by Joseph Joyce
The restrictions by the Biden administration on the sale of semiconductor chips and the equipment to manufacture them represent a new stage in the division between China and the U.S. The belief that increased trade would lead to a convergence of Chinese and U.S. interests faded years ago. The history of globalization shows clearly that the chances of Chinese as well as Russian acceptance of a liberal order overseen by the U.S. were unlikely, and a struggle for control inevitable.
The study of hegemonic power can be used to illustrate how discord can arise over the distribution of the global benefits of economic growth. MIT economic historian Charles Kindleberger made the case in The World in Depression, 1929-1939 that international economic prosperity needs a nation to provide leadership. The duties of the hegemonic power include maintaining an open market for imports from countries in distress, providing long-term capital and acting as a lender of last resort. More generally, the hegemonic country provides the public good of rules that govern international transactions and ensures compliance to them by other nations.
Great Britain was the hegemonic power of the 19th century and its dominance lasted until the first World War. This was a period of rapid growth for the European countries and Britain’s “offshoots,” i.e., Canada, the U.S., Australia and New Zealand. The shared economic prosperity made the outbreak of a war among the industrial powers seem unlikely. Norman Angell made the case in The Great Illusion, first published in 1909, that the costs of a war among the industrial powers were so great that they would deter their governments from engaging in conflict.
But the predominance of Britain during this period was being questioned by the U.S. and Germany. Each country had leaders—President Theodore Roosevelt in the U.S. and Kaiser Wilhelm II in Germany—who made clear that they would not accept subordinate positions. The Germans were particularly resentful of their inability to match the size of Britain’s colonial empire, as the colonies had largely been claimed before Germany’s emergence as a nation in 1871after its defeat of France in the Franco-Prussian War.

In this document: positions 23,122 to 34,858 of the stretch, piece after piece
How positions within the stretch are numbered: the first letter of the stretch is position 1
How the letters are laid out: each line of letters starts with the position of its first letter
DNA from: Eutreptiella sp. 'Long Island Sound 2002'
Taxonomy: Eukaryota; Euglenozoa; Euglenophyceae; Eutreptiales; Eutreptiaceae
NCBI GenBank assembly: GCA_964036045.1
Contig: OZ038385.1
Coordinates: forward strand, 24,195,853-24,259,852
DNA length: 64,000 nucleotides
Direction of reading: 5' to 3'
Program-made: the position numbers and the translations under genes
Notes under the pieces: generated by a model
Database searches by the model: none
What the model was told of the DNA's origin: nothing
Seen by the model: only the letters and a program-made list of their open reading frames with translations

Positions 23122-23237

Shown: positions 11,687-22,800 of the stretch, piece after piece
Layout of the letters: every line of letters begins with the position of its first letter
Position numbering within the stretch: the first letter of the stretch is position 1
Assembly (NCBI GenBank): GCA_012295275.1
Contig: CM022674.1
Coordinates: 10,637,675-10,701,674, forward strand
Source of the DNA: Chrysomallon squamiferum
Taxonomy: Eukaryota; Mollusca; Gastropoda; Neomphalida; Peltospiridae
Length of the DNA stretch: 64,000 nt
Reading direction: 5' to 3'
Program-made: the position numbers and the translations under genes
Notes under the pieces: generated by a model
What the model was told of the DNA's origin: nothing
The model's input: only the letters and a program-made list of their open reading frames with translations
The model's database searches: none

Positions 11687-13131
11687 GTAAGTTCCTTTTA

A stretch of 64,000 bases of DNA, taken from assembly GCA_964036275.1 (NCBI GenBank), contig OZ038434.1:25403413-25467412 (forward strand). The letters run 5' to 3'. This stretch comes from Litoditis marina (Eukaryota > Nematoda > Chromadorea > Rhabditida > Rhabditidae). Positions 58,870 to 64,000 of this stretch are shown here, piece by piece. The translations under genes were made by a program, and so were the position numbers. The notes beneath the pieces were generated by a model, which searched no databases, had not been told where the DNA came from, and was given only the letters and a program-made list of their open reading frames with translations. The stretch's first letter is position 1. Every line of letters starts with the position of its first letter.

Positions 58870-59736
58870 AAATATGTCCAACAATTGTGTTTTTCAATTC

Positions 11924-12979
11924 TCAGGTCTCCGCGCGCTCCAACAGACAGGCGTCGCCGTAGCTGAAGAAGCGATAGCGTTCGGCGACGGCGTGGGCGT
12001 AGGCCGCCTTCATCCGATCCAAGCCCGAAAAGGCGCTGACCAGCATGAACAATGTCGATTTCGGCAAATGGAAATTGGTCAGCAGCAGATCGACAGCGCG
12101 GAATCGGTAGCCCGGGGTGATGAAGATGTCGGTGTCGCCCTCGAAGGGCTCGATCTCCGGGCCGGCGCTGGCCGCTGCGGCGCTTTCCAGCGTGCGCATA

Graham Allison of Harvard’s Kennedy School wrote about these tensions, and the British response, in his Destined for War: Can America and China Escape Thucydides’s Trap? The “trap” that Allison draws from the work of the Greek historian Thucydides is the confrontation that arise when a rising power threatens a ruling one. Thucydides wrote about the Peloponnesian War between Athens and Sparta, which occurred when Sparta responded to what it saw as a threat to its dominance of the Greek states by the growing Athenian empire.
In the 19th century, Britain was the dominant power facing challenges from other nations. British statesmen decided that Germany posed a more immediate security threat, and accommodated U.S. demands in the Western Hemisphere without surrendering their own interests. But Britain also built up its already powerful battle fleet and created an alignment with France and Russia, the Triple Entente, to counter a German threat.
This deterrence was not enough to avoid the breakout of World War I. The costs of the war hindered Britain’s ability to resume its hegemonic role, and the U.S. was not willing to take its place. As a result, Kindlerberger claimed, the economic crisis of the 1930s was deeper and more extended than it would have been if an international hegemon had been present. The response of the U.S. in creating the United Nations, the International Monetary Fund, and other multilateral organizations after World War II showed that by that time it had learned the lesson of the need for international institutions.
Allison presents other examples of challenges to hegemonic powers by rising powers. In the 17th century, the Dutch Republic was the leading maritime power. It possessed trading posts and colonies in Asia, Africa, and the Americas, and a formidable fleet of warships to defend them. England resented this control and engaged in three maritime wars with the Dutch. The hostilities between the two countries only ended when William of Orange became King William III of England, and the Dutch and English waged war together on the predominant European land power, France.
Allison makes clear that the rivalry between China and the U.S. need not result in war. Besides the British accommodation of U.S. interests in the late 19th century, he points to the “Cold War” between the Soviet Union and the U.S. as an example of a struggle that did not lead to direct conflict. One of the reasons for the avoidance of the escalation of hostilities to total war was the existence of nuclear weapons,, which dramatically raised the cost of using the full range of weapons. But the Cuban missile crisis showed that it was possible to come perilously close to moving into a full-blown conflict. The expansion of trade and finance to new markets creates opportunities for rivalries and competition that can trigger responses that lead to unforeseen consequences.